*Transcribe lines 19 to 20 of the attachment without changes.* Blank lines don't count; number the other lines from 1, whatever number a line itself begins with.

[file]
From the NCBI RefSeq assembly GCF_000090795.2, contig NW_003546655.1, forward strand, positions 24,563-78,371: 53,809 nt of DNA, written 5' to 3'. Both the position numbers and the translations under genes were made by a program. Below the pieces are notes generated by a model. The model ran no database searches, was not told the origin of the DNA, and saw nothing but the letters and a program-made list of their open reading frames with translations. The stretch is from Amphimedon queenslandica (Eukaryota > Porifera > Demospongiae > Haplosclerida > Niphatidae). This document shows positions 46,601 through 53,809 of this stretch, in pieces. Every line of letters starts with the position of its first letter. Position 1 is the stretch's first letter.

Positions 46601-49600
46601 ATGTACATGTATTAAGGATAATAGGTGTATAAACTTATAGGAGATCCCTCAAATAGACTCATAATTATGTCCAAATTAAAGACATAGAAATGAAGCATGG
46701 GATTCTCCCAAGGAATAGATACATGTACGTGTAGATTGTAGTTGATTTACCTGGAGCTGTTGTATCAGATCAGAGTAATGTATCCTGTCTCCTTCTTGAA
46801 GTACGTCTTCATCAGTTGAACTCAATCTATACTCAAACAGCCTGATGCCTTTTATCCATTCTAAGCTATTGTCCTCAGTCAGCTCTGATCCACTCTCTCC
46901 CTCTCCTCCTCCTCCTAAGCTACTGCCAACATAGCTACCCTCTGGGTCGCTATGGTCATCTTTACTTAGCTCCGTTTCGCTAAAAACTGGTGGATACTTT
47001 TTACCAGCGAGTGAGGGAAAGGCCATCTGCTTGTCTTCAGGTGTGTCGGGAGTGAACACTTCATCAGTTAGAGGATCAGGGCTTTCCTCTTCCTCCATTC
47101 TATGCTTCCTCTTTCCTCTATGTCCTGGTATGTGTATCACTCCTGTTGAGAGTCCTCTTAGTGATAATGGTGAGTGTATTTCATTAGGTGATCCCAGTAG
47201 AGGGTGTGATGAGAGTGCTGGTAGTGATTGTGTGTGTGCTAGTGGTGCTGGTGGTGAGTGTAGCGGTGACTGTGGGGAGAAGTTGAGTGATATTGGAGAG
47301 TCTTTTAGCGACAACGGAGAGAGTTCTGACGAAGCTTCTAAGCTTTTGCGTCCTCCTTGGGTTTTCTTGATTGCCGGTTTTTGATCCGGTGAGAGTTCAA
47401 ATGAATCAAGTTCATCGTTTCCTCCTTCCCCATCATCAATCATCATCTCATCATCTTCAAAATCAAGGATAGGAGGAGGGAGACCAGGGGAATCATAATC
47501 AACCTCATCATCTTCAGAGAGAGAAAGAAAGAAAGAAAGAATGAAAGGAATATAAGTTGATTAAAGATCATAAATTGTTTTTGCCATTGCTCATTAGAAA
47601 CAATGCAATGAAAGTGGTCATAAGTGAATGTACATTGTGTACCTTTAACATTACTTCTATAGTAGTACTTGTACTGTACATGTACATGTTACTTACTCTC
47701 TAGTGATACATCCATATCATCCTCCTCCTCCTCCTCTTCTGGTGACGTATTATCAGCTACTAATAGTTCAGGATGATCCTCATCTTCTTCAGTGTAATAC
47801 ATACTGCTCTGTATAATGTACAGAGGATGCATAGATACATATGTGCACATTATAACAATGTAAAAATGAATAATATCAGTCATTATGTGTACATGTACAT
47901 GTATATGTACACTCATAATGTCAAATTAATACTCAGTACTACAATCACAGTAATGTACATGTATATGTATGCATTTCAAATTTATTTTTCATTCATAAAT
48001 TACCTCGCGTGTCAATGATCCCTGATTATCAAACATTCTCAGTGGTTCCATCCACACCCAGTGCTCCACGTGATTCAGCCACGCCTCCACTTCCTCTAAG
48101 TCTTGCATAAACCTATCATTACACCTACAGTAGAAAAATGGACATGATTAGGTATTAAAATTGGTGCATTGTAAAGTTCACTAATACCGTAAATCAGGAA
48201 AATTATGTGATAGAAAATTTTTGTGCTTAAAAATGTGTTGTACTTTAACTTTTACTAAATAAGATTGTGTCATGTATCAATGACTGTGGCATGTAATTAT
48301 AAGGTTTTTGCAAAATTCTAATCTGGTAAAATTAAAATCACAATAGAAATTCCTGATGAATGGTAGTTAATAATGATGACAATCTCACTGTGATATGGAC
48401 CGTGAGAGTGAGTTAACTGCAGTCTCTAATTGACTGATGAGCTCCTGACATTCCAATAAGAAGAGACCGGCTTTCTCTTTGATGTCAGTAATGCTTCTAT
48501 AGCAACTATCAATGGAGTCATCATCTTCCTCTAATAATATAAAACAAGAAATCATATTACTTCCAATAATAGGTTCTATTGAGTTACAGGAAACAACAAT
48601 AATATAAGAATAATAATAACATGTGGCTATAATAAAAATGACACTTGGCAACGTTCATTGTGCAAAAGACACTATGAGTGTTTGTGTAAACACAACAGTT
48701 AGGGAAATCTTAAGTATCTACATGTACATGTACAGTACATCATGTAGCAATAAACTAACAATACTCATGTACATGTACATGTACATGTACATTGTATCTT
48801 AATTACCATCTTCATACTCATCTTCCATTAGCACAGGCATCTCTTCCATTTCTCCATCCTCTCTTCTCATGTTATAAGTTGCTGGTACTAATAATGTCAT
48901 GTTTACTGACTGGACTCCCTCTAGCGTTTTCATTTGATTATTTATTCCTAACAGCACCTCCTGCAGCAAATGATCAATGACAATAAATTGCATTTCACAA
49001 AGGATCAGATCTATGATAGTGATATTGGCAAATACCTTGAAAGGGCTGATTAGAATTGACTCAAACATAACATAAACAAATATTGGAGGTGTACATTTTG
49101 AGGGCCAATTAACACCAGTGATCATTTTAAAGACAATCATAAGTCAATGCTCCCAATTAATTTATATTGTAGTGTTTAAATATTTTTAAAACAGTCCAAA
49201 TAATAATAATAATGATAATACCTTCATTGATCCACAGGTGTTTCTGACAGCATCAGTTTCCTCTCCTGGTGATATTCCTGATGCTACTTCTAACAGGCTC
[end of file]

48201 AATTATGTGATAGAAAATTTTTGTGCTTAAAAATGTGTTGTACTTTAACTTTTACTAAATAAGATTGTGTCATGTATCAATGACTGTGGCATGTAATTAT
48301 AAGGTTTTTGCAAAATTCTAATCTGGTAAAATTAAAATCACAATAGAAATTCCTGATGAATGGTAGTTAATAATGATGACAATCTCACTGTGATATGGAC